I am 63 years old. That makes me one of the oldest Baby Boomers in the U.S. I am young enough to have been spared the deprivations of the Great Depression and the horrors of World War II. I grew up with the paranoia of the Red Scare and the Cold War and the turmoil of the Vietnam War. Yet, I remained conscious of an abiding truth that gave rise to an optimism completely alien to those of my parents' era--I knew that I and those of my generation were likely to thrive in terms of lifestyle beyond what they had been able to achieve and that many of the struggles they endured in attempting to secure a college education and find productive and rewarding work, wherever that might take them, would not frustrate our dreams as theirs had been. I and those of my generation were truly the first to have a chance of finding the American Dream on a wholesale level.
In my youth, I saw that opportunity coming from standing on the shoulders of my parents' relentless devotion to making that American Dream come true, not only for me but, in a small measure for themselves. They owned a very modest ranch house in a new subdivision, were able to take vacations, drive newer cars, and set some money aside for their retirement. I, on the other hand, was able, upon college graduation and securing my first job, to buy a first car and house more flashy or capacious than they were living in after a lifetime of working.
It never occurred to me that my instant success might be due to something other than my own hard work or marriage to a woman with a well-paying career of her own. I took for granted that my children would also find the American Dream as easy in the realization as in the speaking of its name. Cars would continue to grow in power, houses in the number and size of rooms. Gas would remain abundant and cheap. The air would be cleaned by mechanical and chemical catalytic methods. Electronic devices would evolve to bring us an unending string of new forms of entertainment and lower and lower prices. Freedom and equality would inevitable advance as American ingenuity brought "better living through chemistry" to all the citizens of the world. Future success must depend upon the inevitability of continuous and uninterrupted growth--in population, infrastructure, ingenuity, and, as day follows the night, consumption of cheap and abundant oil.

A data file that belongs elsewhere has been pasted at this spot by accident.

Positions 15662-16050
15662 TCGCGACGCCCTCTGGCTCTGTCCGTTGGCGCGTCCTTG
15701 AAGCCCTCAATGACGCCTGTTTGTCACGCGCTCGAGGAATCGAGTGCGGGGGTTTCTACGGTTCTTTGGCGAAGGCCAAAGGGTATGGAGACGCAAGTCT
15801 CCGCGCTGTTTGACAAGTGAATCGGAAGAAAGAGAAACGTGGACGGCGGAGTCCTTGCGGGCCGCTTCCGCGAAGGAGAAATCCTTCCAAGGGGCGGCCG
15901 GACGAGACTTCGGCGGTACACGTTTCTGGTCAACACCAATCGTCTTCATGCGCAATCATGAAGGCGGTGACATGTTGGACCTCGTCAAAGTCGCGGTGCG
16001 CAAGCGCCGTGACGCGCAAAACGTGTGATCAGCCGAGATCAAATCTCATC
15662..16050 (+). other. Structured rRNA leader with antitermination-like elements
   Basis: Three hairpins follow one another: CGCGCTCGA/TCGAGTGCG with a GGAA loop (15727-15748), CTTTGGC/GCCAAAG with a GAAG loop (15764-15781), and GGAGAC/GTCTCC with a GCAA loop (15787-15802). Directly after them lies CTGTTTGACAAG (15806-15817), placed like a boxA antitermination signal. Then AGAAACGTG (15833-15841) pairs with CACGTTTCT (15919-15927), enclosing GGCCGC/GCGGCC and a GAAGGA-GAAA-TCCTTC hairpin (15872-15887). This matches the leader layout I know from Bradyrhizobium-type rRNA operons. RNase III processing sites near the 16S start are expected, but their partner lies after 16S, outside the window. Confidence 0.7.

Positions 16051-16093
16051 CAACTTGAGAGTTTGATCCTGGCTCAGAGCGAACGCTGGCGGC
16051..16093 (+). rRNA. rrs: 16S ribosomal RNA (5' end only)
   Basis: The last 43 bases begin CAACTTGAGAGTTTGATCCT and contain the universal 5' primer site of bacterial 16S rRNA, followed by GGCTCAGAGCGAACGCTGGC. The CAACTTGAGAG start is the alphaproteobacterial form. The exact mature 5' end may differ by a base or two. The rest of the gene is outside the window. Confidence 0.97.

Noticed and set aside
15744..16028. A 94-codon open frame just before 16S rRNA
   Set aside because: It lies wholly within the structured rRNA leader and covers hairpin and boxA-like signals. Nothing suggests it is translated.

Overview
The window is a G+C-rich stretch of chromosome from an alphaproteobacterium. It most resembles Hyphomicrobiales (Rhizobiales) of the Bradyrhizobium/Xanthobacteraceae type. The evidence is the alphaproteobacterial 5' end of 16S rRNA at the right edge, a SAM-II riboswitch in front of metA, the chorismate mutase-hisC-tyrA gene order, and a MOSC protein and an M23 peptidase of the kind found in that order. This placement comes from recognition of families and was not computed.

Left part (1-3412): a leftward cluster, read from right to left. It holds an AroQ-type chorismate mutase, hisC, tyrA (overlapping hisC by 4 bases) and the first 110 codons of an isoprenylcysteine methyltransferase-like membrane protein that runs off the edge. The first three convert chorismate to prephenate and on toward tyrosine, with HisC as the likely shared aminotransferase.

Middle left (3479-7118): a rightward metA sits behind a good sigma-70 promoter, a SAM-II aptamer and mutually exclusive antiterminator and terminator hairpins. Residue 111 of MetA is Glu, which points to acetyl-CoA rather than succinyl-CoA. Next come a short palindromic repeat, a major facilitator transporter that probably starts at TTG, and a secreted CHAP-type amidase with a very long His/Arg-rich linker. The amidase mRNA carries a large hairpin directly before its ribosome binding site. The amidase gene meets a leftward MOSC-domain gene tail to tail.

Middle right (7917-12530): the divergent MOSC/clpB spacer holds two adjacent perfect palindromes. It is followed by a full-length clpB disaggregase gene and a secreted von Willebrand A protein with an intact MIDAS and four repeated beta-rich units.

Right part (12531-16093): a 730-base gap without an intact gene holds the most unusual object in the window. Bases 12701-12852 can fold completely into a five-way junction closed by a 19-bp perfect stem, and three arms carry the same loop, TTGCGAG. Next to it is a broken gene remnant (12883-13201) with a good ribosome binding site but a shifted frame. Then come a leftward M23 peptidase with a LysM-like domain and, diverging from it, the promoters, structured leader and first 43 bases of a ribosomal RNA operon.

It has been a good life. Not luxurious but comfortable. I have experienced all of the perquisites and privileges of middle class life in the U.S. One of those was the freedom to acquire without regard for any downside. Nor did I give any thought to whether my acquisitions played any part in how happy I was on any given day. Although I felt myself to be somewhat of a skeptic when it comes to TV commercials, I never doubted that they and the programs that bookended them influenced my wants and desires. Nor did I question the fundamental premise that ownership and contentment were somehow related.
I am now retired and in chapter three of my life. My consumerism has been tempered by a flatlined income. At some point, I realized that I could be happy without a closet full of new clothes or a living room adorned with spotless furniture. I learned that downsizing my living space was not the end of world; in fact, it could be the beginning of a new, more care-free life. I downsized to save money and reduce my carbon footprint. Fifteen years ago, I had no awareness of what a carbon footprint was or why it mattered. Today, I realize that, to my children and their children, the level of CO2 in the atmosphere matters more than the status conveyed by anything they might own or, for that matter, the rate of growth of the GDP. What matters to them is not any longer their prospects of having a higher standard of living but whether they will live to retire at all. By that measure, fear of diminished prospects of wealth today or temporary tax increases or postponing gratification pales in comparison.